Generally in Ghana, the average percentage plant material in grams used in herbal preparation or products is five percent (5%) of which the average dosage is two (2) table spoons full (30 ml), three (3) times daily (Personal communication, Appiah A. A. 2012). This means that, for every 100 ml of herbal product, 5 g of plant material is used and also since one (1) table spoon full is equivalent to 15 ml, two (2) table spoons full, three (3) times daily is equivalent to 90 ml. Therefore, on the basis of this information and the non-availability of a well-accepted consumption rate for medicinal plants, a consumption rate of 1.8 kg yr-1 was assumed for all the medicinal plants used in this study, assuming that a patient needs 100 ml day-1 (an upper average dosage) of the herbal preparation or product during the treatment period.

Results and discussions

Activity concentrations in the medicinal plants

The activity concentration of 238U in the medicinal plants ranges from 20.42±1.99 to 46.89±2.13 Bq kg-1 with an average value of 31.78±2.80 Bq kg-1. The highest activity concentration of 238U was recorded for Khaya ivorensis whilst Blighia sapida had the lowest activity concentration. For the activity concentration of 232Th, it varied from 42.02±1.71 to 70.60±3.37 Bq kg-1 with an average value of 56.16±2.32 Bq kg-1 in the medicinal plants. The highest and lowest activity concentration was recorded for Khaya ivorensis and Blighia sapida respectively. 40K recorded the highest activity concentration in all the medicinal plants compared to the activity concentration of 238U and 232Th observed. The activity concentration varied from 566.35±7.90 to 1093.11±17.02 Bq kg-1 with an average value of 839.80±11.86 Bq kg-1. Lippia multiflora recorded the highest activity concentration with the second highest being Bridelia ferruginea whilst the lowest was record in Cassia sieberiana. The activity concentrations of the various medicinal plants are presented in Table 2 and the activity concentration have been compared and represented in Figure 1.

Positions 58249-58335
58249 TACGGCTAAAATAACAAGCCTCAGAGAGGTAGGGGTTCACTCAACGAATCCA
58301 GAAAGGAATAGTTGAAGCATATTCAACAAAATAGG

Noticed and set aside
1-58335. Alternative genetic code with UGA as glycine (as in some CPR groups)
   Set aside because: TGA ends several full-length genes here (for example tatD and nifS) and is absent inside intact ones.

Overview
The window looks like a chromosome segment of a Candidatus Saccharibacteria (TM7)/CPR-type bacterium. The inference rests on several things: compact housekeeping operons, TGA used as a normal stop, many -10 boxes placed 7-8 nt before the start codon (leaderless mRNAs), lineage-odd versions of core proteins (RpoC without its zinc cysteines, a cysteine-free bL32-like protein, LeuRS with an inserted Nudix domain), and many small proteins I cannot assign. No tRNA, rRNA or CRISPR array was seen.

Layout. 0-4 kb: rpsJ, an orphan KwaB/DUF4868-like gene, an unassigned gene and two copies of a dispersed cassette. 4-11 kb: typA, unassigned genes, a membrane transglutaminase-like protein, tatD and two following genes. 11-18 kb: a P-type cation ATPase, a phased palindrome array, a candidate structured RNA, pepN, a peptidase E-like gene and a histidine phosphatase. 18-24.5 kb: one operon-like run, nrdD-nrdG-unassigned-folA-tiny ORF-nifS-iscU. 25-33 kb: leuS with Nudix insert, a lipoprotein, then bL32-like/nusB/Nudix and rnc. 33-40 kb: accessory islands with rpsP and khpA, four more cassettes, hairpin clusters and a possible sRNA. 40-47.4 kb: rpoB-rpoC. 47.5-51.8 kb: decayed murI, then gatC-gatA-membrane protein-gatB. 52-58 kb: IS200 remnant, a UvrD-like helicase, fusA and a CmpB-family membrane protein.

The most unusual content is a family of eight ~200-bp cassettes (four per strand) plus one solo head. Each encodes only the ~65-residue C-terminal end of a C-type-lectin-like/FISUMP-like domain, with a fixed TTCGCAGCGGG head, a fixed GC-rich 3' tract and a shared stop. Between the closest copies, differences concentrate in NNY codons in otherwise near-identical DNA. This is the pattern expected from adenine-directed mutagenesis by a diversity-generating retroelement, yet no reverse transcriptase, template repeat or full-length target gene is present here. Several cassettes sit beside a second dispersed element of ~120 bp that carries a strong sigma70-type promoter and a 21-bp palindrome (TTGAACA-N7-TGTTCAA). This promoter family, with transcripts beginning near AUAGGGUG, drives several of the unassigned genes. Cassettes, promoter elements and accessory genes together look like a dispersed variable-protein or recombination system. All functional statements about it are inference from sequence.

Table 2

Activity concentrations and average annual committed effective doses of 238 U, 232 Th and 40 K in the medicinal plant samples


Activity concentration (Bq kg-1)

Average annual committed Effective dose (mSv a-1)






Lippia multiflora

32.2 ± 3.1

65.6 ± 3.1

1093.1 ± 13.1

0.014 ± 0.002

Croton membranaceus

36.1 ± 2.8

65.5 ± 2.4

808.8 ± 12.9

0.013 ± 0.002

Cassia sieberiana

25.8 ± 2.2

43.0 ± 1.7

566.4 ± 7.9

0.009 ± 0.001

Bridelia ferruginea

32.6 ± 2.6

53.3 ± 1.8

993.4 ± 12.6

0.012 ± 0.001

Mondia whitei

25.9 ± 3.0

46.9 ± 2.2

961.1 ± 11.2

0.011 ± 0.001

Blighia sapida

20.4 ± 2.0

42.0 ± 2.0

625.5 ± 10.4

0.009 ± 0.001

Alstonia boonei

34.4 ± 4.6

62.4 ± 3.4

911.1 ± 17.0

0.013 ± 0.001

Khaya ivorensis

46.9 ± 2.1

70.6 ± 1.9

759.1 ± 9.9

0.014 ± 0.002

Figure 1
Figure 1

Comparison of the activity concentration (A sp ) of 238 U, 232 Th, and 40 K in the various species of the medicinal plant samples.

The variation of the activity concentration of 238U, 232Th, and 40K in the different medicinal plant samples may be due to the fact that, the activity concentrations of 238U, 232Th, and 40K differ geographically from one soil of cultivation to another and some plants also absorbs certain elements more than others. Observably, the activity concentration of these radionuclides also varies with their half-life. Thus, the longer the half-life, the higher is the activity concentration of the radionuclides. This means that, the ratio of 232Th to 238U in these medicinal plant samples would to be greater than one as reported for other environmental samples (Miah et al. 1998). However, the activity concentration of 40K is usually high compared to 238U and 232Th and forms an integral part of all organic constituents. 40K in the samples varied of the order of about 101 to 103 Bq kg-1 more than 238U and 232Th.